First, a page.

TVD Live: Korallreven, Young Magic, and Stout Cortez at Black Cat, 3/5

I’m usually pretty skeptical about solo artists who perform on stage with just a laptop accompanied by only vocals. It’s a lot to demand from your audience, assuming that they will remain attentive and that the music will stand alone. I find it creates an awkward tension between audience and performer most of the time.

For me, it results in an exchange of awkward body language. Instead of focusing on the performer, I am overly aware of the constant shift of my arms from the crossed position, or their constant search for my cardigan pockets. I might spend an entire song hooking and then rehooking my thumbs in my jeans belt loops, shifting my weight from one foot to another.

The show started off with a bang with “not awkward” solo act Stout Cortez’s passionate opening performance, but headliner Korallreven really took the show to the next level.  I stupidly flaked on seeing Radio Dept. the last time they came through, so seeing Daniel Tjäder on stage was an extra treat. Like good elecro-pop should be, the Swedish duo Larsson and Tjäder make salient songs with instant likability. But unlike An Album by Korallreven, their live performance is anything but chill, causing bodies to sway and bob way more than I’ve ever seen on a Monday night at the Black Cat.

Joining the duo on stage was a guitarist who also played a live drum kit on some songs, thus filling out the sound and adding to the intensity of the performance. My friend leaned over and commented on how strange it was to hear the lovely “Honey Mine” sung by Tjäder, as the LP track features Victoria Bergsman of the Concretes. It would have been a dream if Bergsman surprised us by hopping on the stage for that song; nevertheless, I didn’t much mind because the track stands alone anyway, but I could understand my friend’s slight dissapointment.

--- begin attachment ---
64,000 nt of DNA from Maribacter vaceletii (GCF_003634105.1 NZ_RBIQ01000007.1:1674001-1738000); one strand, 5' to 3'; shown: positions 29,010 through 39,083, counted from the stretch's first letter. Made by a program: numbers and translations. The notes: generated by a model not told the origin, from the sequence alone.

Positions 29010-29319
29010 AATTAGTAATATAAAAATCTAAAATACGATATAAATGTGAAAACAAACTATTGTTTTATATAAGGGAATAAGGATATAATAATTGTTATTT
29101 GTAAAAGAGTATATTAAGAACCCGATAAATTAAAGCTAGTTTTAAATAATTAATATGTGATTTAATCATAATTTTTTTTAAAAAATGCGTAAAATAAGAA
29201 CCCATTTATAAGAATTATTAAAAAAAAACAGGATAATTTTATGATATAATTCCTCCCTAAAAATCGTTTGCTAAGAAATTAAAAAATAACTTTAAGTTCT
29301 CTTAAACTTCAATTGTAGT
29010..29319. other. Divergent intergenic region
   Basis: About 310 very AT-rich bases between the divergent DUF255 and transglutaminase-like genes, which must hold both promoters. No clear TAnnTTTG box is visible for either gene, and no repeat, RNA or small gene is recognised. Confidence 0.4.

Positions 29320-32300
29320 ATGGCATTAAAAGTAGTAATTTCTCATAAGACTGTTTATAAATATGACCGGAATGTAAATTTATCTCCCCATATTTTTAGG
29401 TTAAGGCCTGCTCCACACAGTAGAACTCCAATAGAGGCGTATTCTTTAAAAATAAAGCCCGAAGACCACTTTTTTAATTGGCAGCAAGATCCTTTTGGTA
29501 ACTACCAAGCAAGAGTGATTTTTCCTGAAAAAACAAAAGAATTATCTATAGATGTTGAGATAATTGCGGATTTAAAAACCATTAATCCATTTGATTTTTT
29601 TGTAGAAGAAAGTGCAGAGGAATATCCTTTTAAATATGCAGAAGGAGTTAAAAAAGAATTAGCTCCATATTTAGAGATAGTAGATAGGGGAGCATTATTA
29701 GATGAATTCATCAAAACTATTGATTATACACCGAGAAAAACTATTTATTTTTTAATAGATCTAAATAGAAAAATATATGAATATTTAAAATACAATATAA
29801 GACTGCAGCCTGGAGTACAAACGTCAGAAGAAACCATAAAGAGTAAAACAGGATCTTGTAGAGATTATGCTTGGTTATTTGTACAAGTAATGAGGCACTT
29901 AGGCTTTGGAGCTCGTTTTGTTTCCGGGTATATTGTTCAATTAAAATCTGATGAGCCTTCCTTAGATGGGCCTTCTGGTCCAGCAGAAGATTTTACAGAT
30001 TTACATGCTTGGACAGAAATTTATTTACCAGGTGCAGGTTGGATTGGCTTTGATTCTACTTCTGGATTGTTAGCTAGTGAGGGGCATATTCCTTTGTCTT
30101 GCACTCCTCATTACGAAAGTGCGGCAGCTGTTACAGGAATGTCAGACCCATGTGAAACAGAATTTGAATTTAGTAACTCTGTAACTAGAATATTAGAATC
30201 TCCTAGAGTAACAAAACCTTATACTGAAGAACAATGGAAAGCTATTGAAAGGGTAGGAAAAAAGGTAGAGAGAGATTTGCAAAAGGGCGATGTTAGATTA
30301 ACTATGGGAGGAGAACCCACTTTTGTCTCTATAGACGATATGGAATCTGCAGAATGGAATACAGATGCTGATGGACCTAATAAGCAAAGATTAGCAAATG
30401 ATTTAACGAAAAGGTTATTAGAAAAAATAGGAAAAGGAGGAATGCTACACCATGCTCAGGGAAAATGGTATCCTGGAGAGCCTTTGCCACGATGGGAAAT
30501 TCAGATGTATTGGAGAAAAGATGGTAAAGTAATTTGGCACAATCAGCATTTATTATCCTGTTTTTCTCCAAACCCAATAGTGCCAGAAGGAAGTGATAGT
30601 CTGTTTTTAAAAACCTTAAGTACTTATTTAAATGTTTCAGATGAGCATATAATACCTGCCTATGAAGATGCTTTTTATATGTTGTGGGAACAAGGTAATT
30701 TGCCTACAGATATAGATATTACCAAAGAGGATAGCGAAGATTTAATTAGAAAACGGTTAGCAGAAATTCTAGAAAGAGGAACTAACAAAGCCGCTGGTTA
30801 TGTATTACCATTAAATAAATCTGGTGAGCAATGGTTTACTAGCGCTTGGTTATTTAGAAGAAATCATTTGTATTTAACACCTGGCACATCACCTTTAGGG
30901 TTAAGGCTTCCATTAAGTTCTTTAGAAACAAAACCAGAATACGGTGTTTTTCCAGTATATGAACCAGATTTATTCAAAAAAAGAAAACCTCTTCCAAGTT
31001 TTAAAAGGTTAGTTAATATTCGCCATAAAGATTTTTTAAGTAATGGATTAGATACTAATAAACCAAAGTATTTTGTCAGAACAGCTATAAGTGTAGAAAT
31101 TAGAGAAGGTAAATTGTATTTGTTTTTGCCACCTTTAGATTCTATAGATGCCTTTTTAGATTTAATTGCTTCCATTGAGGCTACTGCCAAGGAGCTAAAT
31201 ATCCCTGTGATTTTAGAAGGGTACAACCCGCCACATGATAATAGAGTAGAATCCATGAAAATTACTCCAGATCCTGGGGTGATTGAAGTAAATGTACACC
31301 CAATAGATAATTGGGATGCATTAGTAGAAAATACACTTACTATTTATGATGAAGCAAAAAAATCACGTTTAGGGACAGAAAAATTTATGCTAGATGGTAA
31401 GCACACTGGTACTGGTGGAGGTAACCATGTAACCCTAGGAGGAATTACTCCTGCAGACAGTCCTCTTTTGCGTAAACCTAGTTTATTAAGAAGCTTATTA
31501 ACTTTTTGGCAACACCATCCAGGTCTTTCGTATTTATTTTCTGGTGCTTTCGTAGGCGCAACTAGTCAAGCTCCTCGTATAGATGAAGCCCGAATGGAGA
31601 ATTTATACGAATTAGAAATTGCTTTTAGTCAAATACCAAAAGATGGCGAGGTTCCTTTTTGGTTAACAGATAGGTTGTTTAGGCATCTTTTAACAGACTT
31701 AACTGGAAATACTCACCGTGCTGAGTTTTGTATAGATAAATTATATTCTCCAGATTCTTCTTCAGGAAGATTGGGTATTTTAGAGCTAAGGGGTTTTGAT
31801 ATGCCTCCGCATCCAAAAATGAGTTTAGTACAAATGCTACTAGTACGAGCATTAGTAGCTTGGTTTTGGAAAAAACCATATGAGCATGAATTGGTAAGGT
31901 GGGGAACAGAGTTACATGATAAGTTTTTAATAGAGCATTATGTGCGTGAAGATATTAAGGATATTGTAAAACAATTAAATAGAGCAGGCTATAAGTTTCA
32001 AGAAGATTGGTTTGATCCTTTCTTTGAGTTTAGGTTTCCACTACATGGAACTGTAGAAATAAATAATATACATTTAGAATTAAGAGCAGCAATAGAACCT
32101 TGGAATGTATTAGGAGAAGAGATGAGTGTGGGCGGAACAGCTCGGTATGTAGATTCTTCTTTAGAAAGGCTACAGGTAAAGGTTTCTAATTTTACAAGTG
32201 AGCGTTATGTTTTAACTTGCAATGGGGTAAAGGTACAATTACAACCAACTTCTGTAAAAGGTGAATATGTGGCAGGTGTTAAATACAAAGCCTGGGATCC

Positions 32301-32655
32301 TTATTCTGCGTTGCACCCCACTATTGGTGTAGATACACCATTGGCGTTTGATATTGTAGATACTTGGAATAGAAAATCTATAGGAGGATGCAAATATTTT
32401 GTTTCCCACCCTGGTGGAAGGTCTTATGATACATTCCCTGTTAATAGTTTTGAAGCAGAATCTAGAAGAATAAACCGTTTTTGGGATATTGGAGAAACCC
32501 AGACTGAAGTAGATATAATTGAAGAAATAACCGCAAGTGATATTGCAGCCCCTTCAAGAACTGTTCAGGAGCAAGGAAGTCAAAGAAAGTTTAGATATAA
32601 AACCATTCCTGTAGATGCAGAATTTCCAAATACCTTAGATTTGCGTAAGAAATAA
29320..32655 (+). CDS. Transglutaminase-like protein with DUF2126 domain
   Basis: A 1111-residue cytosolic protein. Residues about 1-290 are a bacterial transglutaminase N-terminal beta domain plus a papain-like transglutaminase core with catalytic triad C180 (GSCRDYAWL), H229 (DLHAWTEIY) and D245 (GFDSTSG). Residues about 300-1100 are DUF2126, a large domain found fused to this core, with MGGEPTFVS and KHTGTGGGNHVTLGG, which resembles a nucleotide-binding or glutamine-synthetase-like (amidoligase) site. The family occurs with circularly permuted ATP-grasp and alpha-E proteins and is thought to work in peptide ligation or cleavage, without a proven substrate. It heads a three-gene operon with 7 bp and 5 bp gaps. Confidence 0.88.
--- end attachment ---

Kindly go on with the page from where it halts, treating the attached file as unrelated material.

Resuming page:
Korallreven’s most raved about song “As Young as Yesterday” was played early on in their set and was surprisingly the least dance-y of all the songs played that evening, “The Truest Faith” being the most “Radio Dept.”-like song on the album and translating similarly live. Korallreven is full of Peter Gabriel’s worldly charm coupled with the dramatic intensity of New Order or Cut Copy, especially the unreleased track they played, which had a very “Blue Monday” feel to it.

Young Magic is the brainchild of Isaac Emmanuel, who, along with singer Melati Malay and drummer Michael Italia, make primal and visceral dream pop. Italia manically bangs the drum machine, Malay’s head is bent as she plays a huge red guitar, and Emmanuel is turning knobs and buttons. Emmanuel describes the process of creating music as “Sometimes you just sink into it for a moment, like dipping your head into a cold stream, and everything comes out naturally in these little bursts.” You can’t help but sink into the magic of their live performance, especially “You with Air,” the threesome’s catchiest and most addictive song.

A performance by a solo artist that can transport someone on a journey through time and space, pontificating on recent life experiences along to a techno beat, is a performance worth paying attention to. Stout Cortez’s “space jams” are otherworldly with pop immediacy, his vocal stylings somewhat similar to indie act Wolf Gang, and are backed by the infectious beats for which Com Truise has been getting recognition.

Quite frankly, Stout Cortez will continue to get mad respect for the jam “Berliner,” which was, as expected, lovely to hear live. I do think it would have been neat if he had a chorus of people singing the backing track to some of his songs, Polyphonic Spree-style, but again, that could be my clouded aversion to solo laptop performances needing more than themselves to keep me transfixed. This is not to say that his tracks didn’t hold the same kind of hugeness that a chorus of live singers might offer. This is why he’s so damn good!

Photos: Alex Lee

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